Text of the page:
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Building the Epic Audio Narrative of ‘Wind of Change’

Clandestine meetings with the CIA? Rocking out in Russia? Recording secret agents? It was all in a day's work while producing the hit 'Wind of Change' podcast.

Host Patrick Radden Keefe (left) and producer Henry Molofsky (right) interview a Scorpions fan outside Luzhniki (formerly Lenin) Stadium, where the Moscow Music Peace Festival took place in 1989. The show’s portable rig included a Zoom H6 recorder paired with Rode NTG-2 shotgun mics.
Host Patrick Radden Keefe (left) and producer Henry Molofsky (right) interview a Scorpions fan outside Luzhniki (formerly Lenin) Stadium, where the Moscow Music Peace Festival took place in 1989. The show’s portable rig included a Zoom H6 recorder paired with Rode NTG-2 shotgun mics.

New York, NY (June 4, 2020)—“One of the goals was to make this sound like a very big production and have it feel cinematic in its scope and sound,” says Henry Molofsky, producer of the hit podcast, Wind of Change. Capturing the vibe of a big-budget spy thriller was crucial for a podcast that asks an intriguing but potentially dangerous question: What if the U.S. Central Intelligence Agency wrote “Wind of Change,” the enormously successfully 1991 power ballad by hard rockers Scorpions, in a bid to bring the Cold War to an end?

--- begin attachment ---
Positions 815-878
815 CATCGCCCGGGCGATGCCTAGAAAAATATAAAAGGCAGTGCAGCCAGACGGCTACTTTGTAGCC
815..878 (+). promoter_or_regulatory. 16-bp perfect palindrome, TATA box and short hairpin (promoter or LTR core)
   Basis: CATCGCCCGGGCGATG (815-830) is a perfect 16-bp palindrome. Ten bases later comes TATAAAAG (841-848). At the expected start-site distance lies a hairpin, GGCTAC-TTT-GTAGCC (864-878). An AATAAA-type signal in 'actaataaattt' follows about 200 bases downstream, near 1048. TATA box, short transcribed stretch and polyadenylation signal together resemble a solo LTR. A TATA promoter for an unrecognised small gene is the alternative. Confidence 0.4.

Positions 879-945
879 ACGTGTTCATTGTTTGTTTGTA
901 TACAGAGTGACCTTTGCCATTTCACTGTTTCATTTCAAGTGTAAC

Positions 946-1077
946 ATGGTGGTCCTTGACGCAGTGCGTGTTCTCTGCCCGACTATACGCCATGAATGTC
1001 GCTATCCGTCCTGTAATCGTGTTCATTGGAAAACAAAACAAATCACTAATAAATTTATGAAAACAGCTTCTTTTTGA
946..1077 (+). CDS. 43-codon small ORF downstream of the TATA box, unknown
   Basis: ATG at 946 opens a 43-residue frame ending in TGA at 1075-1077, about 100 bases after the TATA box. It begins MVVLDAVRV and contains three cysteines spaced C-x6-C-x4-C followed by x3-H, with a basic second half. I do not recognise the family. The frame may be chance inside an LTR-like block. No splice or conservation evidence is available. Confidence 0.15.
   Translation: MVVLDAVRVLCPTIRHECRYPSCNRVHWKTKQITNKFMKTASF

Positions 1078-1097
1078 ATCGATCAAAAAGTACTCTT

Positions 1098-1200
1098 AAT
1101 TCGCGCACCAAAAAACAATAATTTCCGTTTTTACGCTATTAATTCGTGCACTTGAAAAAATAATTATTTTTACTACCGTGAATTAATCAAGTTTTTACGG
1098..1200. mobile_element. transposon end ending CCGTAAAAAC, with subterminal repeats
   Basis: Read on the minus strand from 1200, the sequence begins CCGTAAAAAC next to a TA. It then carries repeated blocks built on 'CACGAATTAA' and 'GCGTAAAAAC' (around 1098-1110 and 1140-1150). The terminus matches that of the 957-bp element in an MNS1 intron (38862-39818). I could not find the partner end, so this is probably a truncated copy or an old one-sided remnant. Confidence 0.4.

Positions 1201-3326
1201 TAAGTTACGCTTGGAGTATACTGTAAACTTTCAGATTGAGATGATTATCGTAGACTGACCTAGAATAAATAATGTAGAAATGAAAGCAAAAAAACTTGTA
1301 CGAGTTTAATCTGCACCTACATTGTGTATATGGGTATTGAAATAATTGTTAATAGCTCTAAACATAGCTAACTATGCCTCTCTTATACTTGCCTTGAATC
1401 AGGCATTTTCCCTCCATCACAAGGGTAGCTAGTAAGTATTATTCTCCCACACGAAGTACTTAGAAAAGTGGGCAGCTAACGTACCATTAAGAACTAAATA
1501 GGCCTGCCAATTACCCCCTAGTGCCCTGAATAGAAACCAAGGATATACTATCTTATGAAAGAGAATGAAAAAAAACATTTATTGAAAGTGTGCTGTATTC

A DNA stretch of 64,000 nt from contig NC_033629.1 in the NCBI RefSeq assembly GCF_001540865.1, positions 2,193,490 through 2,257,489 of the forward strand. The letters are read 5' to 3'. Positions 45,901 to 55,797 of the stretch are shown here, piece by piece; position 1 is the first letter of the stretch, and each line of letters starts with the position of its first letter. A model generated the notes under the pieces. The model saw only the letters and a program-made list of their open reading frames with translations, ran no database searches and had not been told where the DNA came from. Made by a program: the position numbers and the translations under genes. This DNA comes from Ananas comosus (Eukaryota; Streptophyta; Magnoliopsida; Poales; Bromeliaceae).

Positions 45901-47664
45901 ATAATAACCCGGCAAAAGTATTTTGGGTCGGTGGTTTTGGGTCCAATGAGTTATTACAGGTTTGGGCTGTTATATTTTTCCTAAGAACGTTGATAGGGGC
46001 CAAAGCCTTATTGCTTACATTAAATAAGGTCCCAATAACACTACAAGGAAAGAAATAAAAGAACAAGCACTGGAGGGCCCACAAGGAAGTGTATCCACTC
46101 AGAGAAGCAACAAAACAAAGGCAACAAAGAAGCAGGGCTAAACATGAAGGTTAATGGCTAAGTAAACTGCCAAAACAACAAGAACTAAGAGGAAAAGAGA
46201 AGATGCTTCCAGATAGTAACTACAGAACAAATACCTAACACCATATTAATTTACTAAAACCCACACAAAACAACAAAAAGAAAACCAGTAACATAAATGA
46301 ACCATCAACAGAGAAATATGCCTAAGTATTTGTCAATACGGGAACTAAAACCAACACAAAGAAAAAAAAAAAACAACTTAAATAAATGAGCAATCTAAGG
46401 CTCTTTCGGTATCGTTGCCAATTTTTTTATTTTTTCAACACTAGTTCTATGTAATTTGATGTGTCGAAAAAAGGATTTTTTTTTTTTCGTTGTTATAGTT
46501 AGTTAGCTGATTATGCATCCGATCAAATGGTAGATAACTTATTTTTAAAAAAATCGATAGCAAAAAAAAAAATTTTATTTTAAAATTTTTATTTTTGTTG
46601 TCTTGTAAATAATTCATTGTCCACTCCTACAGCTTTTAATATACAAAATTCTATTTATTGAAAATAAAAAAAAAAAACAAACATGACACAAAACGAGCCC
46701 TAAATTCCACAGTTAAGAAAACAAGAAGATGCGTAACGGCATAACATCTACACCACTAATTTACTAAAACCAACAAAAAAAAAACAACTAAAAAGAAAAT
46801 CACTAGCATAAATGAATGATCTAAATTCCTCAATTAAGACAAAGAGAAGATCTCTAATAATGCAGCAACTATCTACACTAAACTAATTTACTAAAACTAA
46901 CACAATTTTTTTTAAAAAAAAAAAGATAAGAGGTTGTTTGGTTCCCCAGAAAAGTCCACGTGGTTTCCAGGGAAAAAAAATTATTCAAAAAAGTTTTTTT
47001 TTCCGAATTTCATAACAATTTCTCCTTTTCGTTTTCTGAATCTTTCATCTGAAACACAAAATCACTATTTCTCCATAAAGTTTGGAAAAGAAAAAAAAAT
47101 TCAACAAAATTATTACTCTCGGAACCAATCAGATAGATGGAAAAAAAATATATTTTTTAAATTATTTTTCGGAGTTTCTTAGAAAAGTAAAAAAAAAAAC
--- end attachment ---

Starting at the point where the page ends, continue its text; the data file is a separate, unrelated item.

Wind of Change, the eight-episode podcast from Pineapple Street Studios, Crooked Media and Spotify, explores how that may have actually happened, as host Patrick Radden Keefe unpacks layers of connections and coincidences among the CIA and people near to the German rockers’ inner circle.

The setup is storytelling gold: Scorpions frontman Klaus Meine has always said in interviews that he was inspired to write “Wind of Change” after playing the Moscow Music Peace Festival at Lenin Stadium in 1989 alongside Bon Jovi, Mötley Crüe and other titans of late ‘80s hard rock. But did Doc McGhee, who managed all three bands at the time, arrange the whole affair to escape drug trafficking charges so the CIA could score a cultural hit with young Soviets?

For the record, all parties deny that salacious spy-games premise—but the intrigue doesn’t end there. While Keefe and Molofsky chased leads and operatives from New York to Russia and Germany, Molofsky was tasked with capturing audio in a multitude of environments—a Scorpions stadium concert held in Russia, a boat on the Moskva River in Moscow on a windy night, telephone calls with secret agents, and even random hotel rooms with former CIA spies.

The podcast explores whether the CIA wrote “Wind of Change,” the worldwide smash hit by German hair metal act Scorpions, seen here playing Moscow in November, 2019. Released in 1991, the song sold 14 million copies around the globe and became an unexpected anthem for the end of the Cold War.
The Wind of Change podcast explores whether the CIA wrote “Wind of Change,” the worldwide smash hit by German hair metal act Scorpions, seen here playing Moscow in November, 2019. Released in 1991, the song sold 14 million copies around the globe and became an unexpected anthem for the end of the Cold War. Mikhail Svetlov/Getty Images